Firelight, Terra Guitarra's latest, concerns itself with the discovery of fire as a ready-to-hand illumination source and all the changes in culture that evolution of thought and invention produced (think of going without lightbulbs, y'all, if you want a modern equivalent), and I think this accounts for its more serious nature as against the bulk of the last effort pondered in these pages…that and the fact that the lead player, the artistic polymath Bruce Hecksel, is, as is true art's wont, ceaselessly maturing and evolving, deepening. This is not to disparage the last CD, Dragonfly or modify my review of it (here—and, Jesus!, that was years ago??? seems like just yesterday!) in the least, not at all, but to say that, this time around, the classicalisms are notably more gravid and the intellectual ambiance discernably shifted.
Dragonfly had its upflight moments amid thoughtful terrain, but Firelight is moodier, inclined to a duskier pensivity, more than a small nod to past masters. Several standards are quoted or echoed in various passages, and, of course, Malaguena, covered here, remains one of the ne plus ultras of hyper-literate Hispanic musica. Once again, the ensemble is the duet of Hecksel and accompanist Julie Patchouli (hmmmm, any relation to Janet Planet?), both chiefly on guitars—Bruce the foreground, Patchouli his rhythm section—but also percussives, bass, and etc. Hecksel's the melodious lecturer, Patchouli the podium from which he exposits, and the lecture, all 13 cuts, provokes much inner reflection and memory resuscitation amid myriad lush images and a very poignant overlay in what the Germans call 'weltenschaung'.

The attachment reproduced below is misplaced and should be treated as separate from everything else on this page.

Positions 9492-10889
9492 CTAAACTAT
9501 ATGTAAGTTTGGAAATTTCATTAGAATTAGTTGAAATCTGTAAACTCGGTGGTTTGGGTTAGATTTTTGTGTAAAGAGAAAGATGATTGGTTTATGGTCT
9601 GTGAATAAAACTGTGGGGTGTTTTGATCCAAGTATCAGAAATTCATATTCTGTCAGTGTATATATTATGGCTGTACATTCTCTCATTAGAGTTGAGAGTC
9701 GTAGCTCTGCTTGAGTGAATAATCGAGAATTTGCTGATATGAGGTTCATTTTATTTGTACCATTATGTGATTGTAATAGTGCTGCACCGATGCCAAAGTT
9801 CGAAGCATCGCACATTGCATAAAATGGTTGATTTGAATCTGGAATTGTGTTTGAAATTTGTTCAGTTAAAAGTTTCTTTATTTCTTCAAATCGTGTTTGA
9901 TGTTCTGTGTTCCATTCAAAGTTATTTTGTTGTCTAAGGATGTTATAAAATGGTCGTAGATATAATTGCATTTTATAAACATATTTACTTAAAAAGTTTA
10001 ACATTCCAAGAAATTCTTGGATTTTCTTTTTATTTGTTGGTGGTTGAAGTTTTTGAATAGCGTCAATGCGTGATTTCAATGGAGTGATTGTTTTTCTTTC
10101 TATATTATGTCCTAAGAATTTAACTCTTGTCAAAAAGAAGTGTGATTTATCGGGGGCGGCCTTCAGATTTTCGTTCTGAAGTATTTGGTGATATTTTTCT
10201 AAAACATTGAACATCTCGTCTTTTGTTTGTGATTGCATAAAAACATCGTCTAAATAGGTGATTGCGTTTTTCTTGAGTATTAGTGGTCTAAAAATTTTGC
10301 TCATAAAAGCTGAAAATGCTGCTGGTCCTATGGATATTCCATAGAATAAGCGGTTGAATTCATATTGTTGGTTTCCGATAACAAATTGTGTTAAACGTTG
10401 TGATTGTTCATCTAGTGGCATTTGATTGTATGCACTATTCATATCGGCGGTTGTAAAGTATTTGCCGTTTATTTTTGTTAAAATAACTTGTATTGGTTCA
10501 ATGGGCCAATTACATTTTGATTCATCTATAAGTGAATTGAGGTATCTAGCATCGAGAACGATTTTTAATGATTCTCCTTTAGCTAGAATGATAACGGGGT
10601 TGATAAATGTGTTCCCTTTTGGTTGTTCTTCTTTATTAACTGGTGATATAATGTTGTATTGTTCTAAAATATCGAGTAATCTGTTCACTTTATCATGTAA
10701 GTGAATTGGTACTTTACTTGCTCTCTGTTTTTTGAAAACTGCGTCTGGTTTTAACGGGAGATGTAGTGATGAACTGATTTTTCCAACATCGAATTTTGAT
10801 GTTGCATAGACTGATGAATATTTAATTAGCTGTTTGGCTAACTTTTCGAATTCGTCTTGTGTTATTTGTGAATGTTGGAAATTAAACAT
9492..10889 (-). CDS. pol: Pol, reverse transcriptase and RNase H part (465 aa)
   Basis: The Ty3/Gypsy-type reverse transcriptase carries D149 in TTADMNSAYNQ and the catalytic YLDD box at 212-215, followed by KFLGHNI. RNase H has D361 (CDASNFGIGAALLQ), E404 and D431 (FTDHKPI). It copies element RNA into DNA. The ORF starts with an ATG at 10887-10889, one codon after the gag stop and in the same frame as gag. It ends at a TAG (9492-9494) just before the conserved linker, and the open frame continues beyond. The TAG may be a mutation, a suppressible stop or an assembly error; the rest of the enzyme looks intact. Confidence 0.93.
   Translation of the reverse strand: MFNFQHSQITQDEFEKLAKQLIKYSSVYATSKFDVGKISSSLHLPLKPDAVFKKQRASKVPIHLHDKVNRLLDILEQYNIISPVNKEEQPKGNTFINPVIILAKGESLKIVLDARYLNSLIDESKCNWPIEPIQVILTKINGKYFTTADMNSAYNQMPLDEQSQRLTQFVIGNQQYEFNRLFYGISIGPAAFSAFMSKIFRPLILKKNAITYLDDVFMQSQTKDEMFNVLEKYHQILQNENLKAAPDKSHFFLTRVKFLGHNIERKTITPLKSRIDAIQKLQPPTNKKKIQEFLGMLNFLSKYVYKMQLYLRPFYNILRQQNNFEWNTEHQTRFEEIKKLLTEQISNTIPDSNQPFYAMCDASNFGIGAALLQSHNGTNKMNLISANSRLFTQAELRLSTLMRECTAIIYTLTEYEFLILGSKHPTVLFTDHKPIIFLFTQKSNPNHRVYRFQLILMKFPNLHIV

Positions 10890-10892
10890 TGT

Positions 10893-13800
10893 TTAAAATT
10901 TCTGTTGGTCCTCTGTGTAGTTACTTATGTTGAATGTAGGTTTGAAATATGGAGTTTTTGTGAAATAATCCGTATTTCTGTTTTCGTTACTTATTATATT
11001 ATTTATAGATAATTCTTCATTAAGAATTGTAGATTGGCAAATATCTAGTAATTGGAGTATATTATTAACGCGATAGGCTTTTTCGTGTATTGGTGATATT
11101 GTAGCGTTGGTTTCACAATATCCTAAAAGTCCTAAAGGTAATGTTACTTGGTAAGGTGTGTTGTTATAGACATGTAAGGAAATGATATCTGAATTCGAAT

I suppose I must confess to a certain notoriety of, past and present, being a buzzing gadfly hovering over the New Age quiche. My long-time readership knows this, it's no surprise, and John 'Boy Scout' Diliberto years ago discovered just what that meant (good guy, John, and not a bad critic; a tad too Establishment, however, for me, I'm afraid), but certain unrestrainable aestheticians put serious dents in what had been a crusty genre cynicism, and Terra Guitarra is among the latest of them. What I'll miss most as FAME joins history is the discovery of so much good music in the country and world, surprisingly so, and when people bitch that the scene is going to hell, I merely tell them to get their stodgy asses out of the mainstream and tune into the indies, where all the good stuff is hidden in mountains of Net data, many many surprises lurking in a periphery that should actually be front and center. There now is, ladies and gentlemen, more great music than at any time in this mucky planet's history, and, if you doubt, merely lay an ear to Firelight for confirmation.
Edited by: David N. Pyles
Copyright 2015, Peterborough Folk Music Society.
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